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Jon Entwistle – Scottish 50 Mile TT Champion 2016; “I’m kind of new to it all”


A few Sundays ago we saw Tom Dumoulin time trialling his way to Tour de France stage glory in the thin-aired horror that is Andorra; but there was a much more important race against the watch going on in darkest North East Scotland – the Scottish ‘50’ Mile TT Championship. Back at the ‘10’ Champs, winner Chris Smart (GTR) told us that there was a ‘changing of the guard’ taking place in Scottish time trials – and so it proved, with new name, Jon Entwistle (Team JMC) taking the 50 mile honours in 1:44:45 from Chris (1:46:15) and 2015 champion, Alan Thomson (Sandy Wallace Cycles, 1:48:07).

We thought we better ‘have a word’ with this new kid on the block – albeit he’s a veteran.

Jon Entwistle
Jon digs in during the Tour of the Meldons in the Scottish Borders. Photo©Martin Williamson

Congratulations, Jon – give us the basics please, how old, where are you from, what do you do?

“I’m 44 years-old, from Torphins in Aberdeenshire and I’m a cycling consultant.”

What’s a cycling consultant?

“Good question!

“Basically, anything and everything to do with cycling; coaching, advising folks on what components/bikes it’s best to buy, mechanic work, bike fit…”

Where are you from, originally?

“Manchester, I studied at Edinburgh University in 1990 and have been up here ever since.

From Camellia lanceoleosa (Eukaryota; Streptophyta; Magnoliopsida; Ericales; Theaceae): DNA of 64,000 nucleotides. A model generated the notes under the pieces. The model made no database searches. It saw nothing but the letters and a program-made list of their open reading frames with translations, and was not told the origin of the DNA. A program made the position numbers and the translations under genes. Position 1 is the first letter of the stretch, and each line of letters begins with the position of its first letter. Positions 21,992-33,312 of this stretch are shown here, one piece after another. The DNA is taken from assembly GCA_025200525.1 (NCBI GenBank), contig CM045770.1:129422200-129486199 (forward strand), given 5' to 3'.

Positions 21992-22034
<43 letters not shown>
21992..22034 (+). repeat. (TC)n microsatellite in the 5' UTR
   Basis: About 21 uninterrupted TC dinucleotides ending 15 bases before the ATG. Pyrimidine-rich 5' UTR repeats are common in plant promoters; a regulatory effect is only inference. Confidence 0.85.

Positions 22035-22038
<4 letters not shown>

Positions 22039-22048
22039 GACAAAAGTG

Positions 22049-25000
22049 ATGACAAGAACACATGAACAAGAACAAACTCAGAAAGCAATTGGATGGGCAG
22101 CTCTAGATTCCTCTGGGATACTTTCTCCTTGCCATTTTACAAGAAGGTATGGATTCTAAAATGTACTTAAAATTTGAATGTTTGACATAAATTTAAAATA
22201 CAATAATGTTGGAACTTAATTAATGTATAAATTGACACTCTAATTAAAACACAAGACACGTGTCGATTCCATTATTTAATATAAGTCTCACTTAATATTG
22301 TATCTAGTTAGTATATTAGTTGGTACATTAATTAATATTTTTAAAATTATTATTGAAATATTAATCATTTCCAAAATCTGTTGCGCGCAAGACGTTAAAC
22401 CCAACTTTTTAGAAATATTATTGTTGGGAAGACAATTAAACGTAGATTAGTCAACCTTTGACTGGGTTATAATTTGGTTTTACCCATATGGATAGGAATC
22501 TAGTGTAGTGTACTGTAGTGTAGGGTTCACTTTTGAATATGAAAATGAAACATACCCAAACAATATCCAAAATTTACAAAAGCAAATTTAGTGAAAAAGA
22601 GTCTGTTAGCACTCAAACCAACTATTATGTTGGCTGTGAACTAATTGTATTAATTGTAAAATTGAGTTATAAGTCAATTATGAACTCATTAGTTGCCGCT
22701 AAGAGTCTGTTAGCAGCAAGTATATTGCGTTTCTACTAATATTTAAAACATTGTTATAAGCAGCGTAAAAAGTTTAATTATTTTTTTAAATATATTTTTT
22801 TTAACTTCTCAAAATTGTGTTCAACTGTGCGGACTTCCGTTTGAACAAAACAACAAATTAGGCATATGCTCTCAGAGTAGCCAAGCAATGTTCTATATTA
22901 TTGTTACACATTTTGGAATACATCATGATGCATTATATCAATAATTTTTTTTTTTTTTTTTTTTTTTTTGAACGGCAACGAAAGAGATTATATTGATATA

“My wife insists I’ve been here so long that I qualify as Scottish and my parents think that I’m starting to sound Scottish!”

Remind us which course the race was on and how was the morning?

“It’s based on the A90; Fordoun, Stonehaven, Strahcathro – it was pretty windy off the south west which was what I expected and planned for, I knew I’d have to keep in the tightest possible aero tuck on the leg down from Stonehaven – that’s where I wanted to make the biggest impression.”

Jon Entwistle
Jon Entwistle. Photo©The Press Room

How did you gauge your effort?

“On power, that’s what I’m interested in rather than how my rivals are going – I don’t get time checks.

“I’m actually only starting to be aware of who my rivals are.

“I’m kind of new to it all, I asked someone why they kept putting me off late in the races and they had to explain that it was called ‘seeding !’”

Was your medal in this year’s ‘10’ champs your first Scottish medal?

“No, I was second in the ‘100’ Champs last year to Stephen Williamson (A3CRG) – he did 3:56:14, I was four minutes back with 4:00:20.”

What did you eat and drink in the ‘50’?

“Nothing – as well as being a cycling consultant I’m a nerdy scientist and I’ve done a lot of experiments about how far I can ride without food or drink.

“I find if I drink electrolytes they make me feel worse – I tend to work on the principle that I eat when hungry and drink when thirsty.

“Last year in the ‘100’ champs I fed after 50 miles and never really recovered from that.”

Tell us about your bike.

“I ride a Fuji Norcom, it’s their triathlon/TT model and cost me less than I paid for my last TT bike, a Ridley, which I bought second hand.

“I ride a tri spoke on the front, disc rear and on the advice of Callum Finlayson (2014 ‘100’ champion, ed.) I ride a Continental Supersonic front and Continental Podium rear – that’s a fast combination of tyres.